(Cases from October 10, 2020, to February 16, 2021)
The following published decisions may be of interest to attorneys practicing insurance law:
CALIFORNIA COURT OF APPEAL
Right to Repair Act did not apply to subrogated insurer’s products liability and breach of warranty claims against manufacturer of defective building materials. State Farm General Insurance v. Oetiker (2020) 58 Cal.App.5th 940
In 2016, two homeowners filed a claim with State Farm under their homeowners’ policy for water damage caused by the failure of clamps installed in the home’s plumbing system in 2004. State Farm paid the claim, and filed a subrogation action against the clamp manufacturer alleging negligence, strict liability, and breach of implied warranty. The manufacturer moved for summary judgment on the ground the 10-year statute of repose for latent defects in California’s Right to Repair Act barred the claim. State Farm argued that the 10-year statute of repose did not apply because the claim was based on a “manufactured product,” which are excepted from the Act. The trial court agreed with the manufacturer and granted summary judgment for the manufacturer. State Farm appealed.
The Court of Appeal (Second Dist., Div. Six) reversed the summary judgment. The appellate court disagreed with State Farm’s argument that the “manufactured product” exception to the Right to Repair Act applied, because that exception applies only when the claimant seeks to recover the cost of the product, not damages resulting from use of the product as State Farm sought here. However, the court went on to explain that as against non-builder defendants, the Act displaced common law negligence and breach of contract remedies only. The Act did not displace common law products liability and breach of implied warranty claims. Accordingly, while the Act applied to State Farm’s negligence claim, meaning that claim was time barred by the Act’s 10-year statute of repose, State Farm’s strict liability and breach of implied warranty claims were not time barred. Summary judgment was therefore improperly granted as some viable claims remained.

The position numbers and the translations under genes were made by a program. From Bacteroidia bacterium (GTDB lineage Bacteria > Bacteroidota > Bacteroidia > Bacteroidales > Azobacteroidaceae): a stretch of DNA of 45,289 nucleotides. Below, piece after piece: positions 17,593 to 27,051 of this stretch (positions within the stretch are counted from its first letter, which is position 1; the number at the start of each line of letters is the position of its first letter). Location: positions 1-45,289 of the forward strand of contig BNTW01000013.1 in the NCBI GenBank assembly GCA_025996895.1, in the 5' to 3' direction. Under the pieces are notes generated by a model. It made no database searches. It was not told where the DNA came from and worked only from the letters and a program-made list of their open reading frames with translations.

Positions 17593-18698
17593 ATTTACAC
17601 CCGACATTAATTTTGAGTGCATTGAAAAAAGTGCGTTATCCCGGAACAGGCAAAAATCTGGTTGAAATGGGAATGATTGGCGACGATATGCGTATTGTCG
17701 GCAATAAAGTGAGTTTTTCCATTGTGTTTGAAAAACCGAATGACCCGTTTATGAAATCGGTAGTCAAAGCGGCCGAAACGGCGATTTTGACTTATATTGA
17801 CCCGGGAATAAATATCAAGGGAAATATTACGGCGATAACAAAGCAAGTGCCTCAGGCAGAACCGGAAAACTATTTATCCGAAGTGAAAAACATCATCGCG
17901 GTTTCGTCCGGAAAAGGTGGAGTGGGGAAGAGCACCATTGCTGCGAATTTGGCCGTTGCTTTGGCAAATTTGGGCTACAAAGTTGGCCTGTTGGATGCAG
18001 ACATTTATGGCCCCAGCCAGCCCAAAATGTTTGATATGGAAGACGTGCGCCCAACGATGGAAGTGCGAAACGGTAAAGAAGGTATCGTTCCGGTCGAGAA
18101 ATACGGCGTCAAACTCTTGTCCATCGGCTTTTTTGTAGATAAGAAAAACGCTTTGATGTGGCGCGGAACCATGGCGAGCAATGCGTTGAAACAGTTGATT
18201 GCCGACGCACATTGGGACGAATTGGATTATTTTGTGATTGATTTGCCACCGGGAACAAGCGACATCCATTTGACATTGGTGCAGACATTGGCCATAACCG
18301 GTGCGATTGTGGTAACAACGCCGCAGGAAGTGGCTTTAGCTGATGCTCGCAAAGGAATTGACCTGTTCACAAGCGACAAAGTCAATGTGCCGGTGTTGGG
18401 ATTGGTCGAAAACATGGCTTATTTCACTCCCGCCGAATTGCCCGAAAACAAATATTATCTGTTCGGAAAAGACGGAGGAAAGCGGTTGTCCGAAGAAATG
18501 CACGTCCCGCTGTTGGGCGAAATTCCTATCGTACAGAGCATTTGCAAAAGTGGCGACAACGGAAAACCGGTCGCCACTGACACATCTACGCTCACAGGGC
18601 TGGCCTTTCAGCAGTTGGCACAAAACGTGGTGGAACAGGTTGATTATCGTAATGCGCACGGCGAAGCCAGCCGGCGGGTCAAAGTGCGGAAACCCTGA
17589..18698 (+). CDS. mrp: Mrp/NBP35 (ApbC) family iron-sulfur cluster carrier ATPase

Home protection companies are not subject to tortious bad faith liability. Chu v. Old Republic Home Protection (2021) __ Cal.App.5th __.
In connection with her purchase of a condominium, plaintiff purchased a home protection contract from defendant. Under the contract, defendant promised to repair or replace certain appliances and features of the home for a period of time following the property sale. When the condominium’s HVAC system broke, plaintiff made a claim to defendant for the repair. Defendant hired a technician to fix the system but the technician failed to fix the system and allegedly caused further damage to the system. Plaintiff brought an action against defendant for breach of contract, violation of the Unfair Competition Law (UCL), and bad faith. Defendant demurred to the UCL and bad faith claims. The trial court sustained the demurrers. Plaintiff dismissed her remaining claims and appealed.
The Court of Appeal (Second Dist. Div. Five) affirmed. While home protection contracts share some features of insurance policies, and are regulated under certain parts of the Insurance Code, they are not insurance policies designed to protect against catastrophic losses. They are also not adhesive in the same manner as insurance policies. Such contracts are, therefore, not the types of contracts for which a tort remedy is needed. Contract damages adequately protect the homeowner from breach of such a contract.
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This e-Bulletin was prepared by Emily V. Cuatto, Certified Appellate Specialist and Partner of Horvitz & Levy LLP. Ms. Cuatto is a member of the Insurance Law Standing Committee of the Business Law Section of the California Lawyers Association.